They say hindsight is 20/20, and often, when looking back at a cyber disaster, it is easy to see how a worst-case scenario could have been avoided with a few simple steps. Namely, using data protection best practices. Data loss isn’t exclusive to any one industry or corporation, it can affect anyone at any time. While celebrating World Backup Day, we wanted to bring your attention to three scary stories from the past and give you some tips to avoid similar situations .
Schrodinger’s backup: the condition of any backup is unknown until a restore is attempted
Let’s talk about that famous incident at Pixar Studios. Back in the 90’s, Pixar was nearly two years into creating Toy Story 2 when disaster struck. One of the film’s animators mistakenly entered a “rm -rf * ” (remove command) at the root level of this movie project and caused almost the entirety of the movie’s files to be deleted from Pixar’s servers. The team was quick to react by bringing their backups in place. However, their first attempt to recover the data failed. Back in 1998, they used tape as the backup target. Unfortunately for them, the movie project had grown up over 10GB in size (way above tape capacity of 4GB) and the error log was also saved at the end of the tape, having zero bytes in size, rendering all backups effectively useless, but no one realized that until they actually attempted to restore the data.
Luckily, the movie’s supervising technical director was able to save the day. She had been working from home following the recent birth of her child and was able to carry her computer into the office where the team successfully recovered a two-week old backup with almost all the original data — allowing them to resume working and deliver the finished film on schedule. This near disaster at Pixar underscores the importance of backups, especially for critical data, and most importantly backup testing. Without that, the loss of data can be catastrophic. However, as this story shows, even a single backup can make all the difference in the world.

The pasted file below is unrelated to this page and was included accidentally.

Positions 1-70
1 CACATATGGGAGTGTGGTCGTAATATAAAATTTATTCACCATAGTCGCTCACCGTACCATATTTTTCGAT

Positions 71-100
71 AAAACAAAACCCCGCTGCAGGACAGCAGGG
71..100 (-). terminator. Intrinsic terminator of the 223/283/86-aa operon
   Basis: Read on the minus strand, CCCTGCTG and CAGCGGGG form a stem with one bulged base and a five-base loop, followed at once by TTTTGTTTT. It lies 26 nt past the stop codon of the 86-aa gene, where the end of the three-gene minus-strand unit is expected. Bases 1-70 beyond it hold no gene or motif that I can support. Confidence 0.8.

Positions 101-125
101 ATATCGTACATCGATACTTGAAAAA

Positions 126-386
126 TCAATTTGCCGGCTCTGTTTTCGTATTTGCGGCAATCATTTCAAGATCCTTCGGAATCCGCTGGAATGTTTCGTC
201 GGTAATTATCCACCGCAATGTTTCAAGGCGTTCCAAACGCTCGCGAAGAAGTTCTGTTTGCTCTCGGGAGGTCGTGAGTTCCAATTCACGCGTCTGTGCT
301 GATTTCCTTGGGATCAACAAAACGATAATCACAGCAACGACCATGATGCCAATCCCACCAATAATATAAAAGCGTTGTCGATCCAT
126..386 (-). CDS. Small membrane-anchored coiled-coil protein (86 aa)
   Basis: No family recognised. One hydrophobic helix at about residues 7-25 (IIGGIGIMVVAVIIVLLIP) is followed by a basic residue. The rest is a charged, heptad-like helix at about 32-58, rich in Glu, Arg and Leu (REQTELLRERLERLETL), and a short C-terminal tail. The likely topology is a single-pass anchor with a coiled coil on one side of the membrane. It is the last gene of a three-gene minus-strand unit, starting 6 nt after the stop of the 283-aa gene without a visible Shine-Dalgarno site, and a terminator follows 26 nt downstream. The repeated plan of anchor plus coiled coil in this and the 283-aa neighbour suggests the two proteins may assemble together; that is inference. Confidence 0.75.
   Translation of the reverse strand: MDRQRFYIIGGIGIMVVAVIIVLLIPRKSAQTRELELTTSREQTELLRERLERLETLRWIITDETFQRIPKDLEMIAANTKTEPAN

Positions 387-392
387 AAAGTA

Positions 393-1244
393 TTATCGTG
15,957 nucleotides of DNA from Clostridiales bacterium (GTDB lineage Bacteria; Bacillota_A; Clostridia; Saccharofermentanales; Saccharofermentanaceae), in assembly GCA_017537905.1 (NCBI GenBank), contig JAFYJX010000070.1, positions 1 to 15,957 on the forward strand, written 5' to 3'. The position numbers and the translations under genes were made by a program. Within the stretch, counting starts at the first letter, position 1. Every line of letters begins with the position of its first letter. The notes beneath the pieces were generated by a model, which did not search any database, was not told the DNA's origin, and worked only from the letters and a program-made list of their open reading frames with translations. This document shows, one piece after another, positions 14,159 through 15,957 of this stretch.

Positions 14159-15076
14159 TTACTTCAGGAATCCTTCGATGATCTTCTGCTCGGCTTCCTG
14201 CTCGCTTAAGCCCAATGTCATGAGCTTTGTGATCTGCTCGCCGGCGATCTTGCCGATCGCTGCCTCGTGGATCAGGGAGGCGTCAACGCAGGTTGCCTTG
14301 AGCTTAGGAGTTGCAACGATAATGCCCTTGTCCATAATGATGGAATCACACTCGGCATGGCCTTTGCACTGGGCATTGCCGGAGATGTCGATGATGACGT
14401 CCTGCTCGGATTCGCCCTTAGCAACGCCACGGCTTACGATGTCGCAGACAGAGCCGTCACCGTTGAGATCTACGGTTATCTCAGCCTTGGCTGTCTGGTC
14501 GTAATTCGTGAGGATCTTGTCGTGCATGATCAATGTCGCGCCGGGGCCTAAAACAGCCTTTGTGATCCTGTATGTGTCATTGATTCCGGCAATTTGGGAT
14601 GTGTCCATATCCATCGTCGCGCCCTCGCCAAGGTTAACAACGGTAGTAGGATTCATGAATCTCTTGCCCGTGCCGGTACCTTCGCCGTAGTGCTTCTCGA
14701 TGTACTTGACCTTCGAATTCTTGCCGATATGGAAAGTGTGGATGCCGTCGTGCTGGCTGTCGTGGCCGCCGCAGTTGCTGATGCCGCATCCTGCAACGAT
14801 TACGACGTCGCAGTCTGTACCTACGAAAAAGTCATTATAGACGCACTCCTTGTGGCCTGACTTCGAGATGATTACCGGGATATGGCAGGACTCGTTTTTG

Tip #1: Use the backup solution for any meaningful data and test backups regularly!
The highest price of a targeted cyber attack
Not all data disasters are caused by accidental human error though — cyberattacks are one of the leading causes of data loss worldwide and back in 2014, Code Spaces, a company that provided services to developers, learned this unfortunate lesson first-hand. Code Spaces experienced a distributed denial-of-service (DDoS) attack that was followed by a ransom demand. Code Spaces initially tried to mitigate the attack by changing their login credentials and contacting their hosting provider, but the attackers had already gained access to their systems. The attackers then proceeded to delete all of the company’s data, including their onsite backups, and changed the passwords to all of their systems, effectively locking Code Spaces out of their own infrastructure. As a result of this attack, Code Spaces was forced to shut down their entire business, leaving their customers without access to their code and collaboration tools. The lesson from this story is clear: offsite and air-gapped backups are absolutely essential for any company that relies on digital infrastructure. Without backups, a company is vulnerable to losing all of its data in the event of a cyberattack or other disaster. Code Spaces learned this lesson the hard way, and their story serves as a cautionary tale for any company that is tempted to skimp on backup solutions.
Tip #2: Follow 3-2-1 rule by creating multiple copies of data in different media types.
The never-ending ransomware tail
More recently, in May of 2021, Colonial Pipeline was attacked by ransomware and ended up having to shut down their entire pipeline system, which transported gasoline, diesel and jet fuel from Texas to New York. As a result, widespread panic-buying and fuel shortages occurred in many states along the East Coast, leading to higher gas prices and long lines at gas stations. The company decided to pay the ransom to the hackers, as they were unsure how long the recovery would take and hoped to speed the process along. Regardless, full recovery took several days to complete, which led to huge financial loss and an FBI investigation. All this gives us a good idea about the next tip. You should be prepared for the worst and plan recovery accordingly. Having a solid disaster recovery plan (DR plan), where all the systems are sorted, starting from the most important one, is critical. Another important aspect is to have a solution that would allow your DR testing and data recoverability verification in an automated way.
Tip #3: Imagine the unthinkable and create your recovery action plan just in case.
So, on this World Backup Day, it’s important to remember that successfully backing up your data (and keeping it backed up) can save you and/or your industry from expensive and unspeakable data loss. What’s your favorite story about backup data importance? Join our community and tell us there!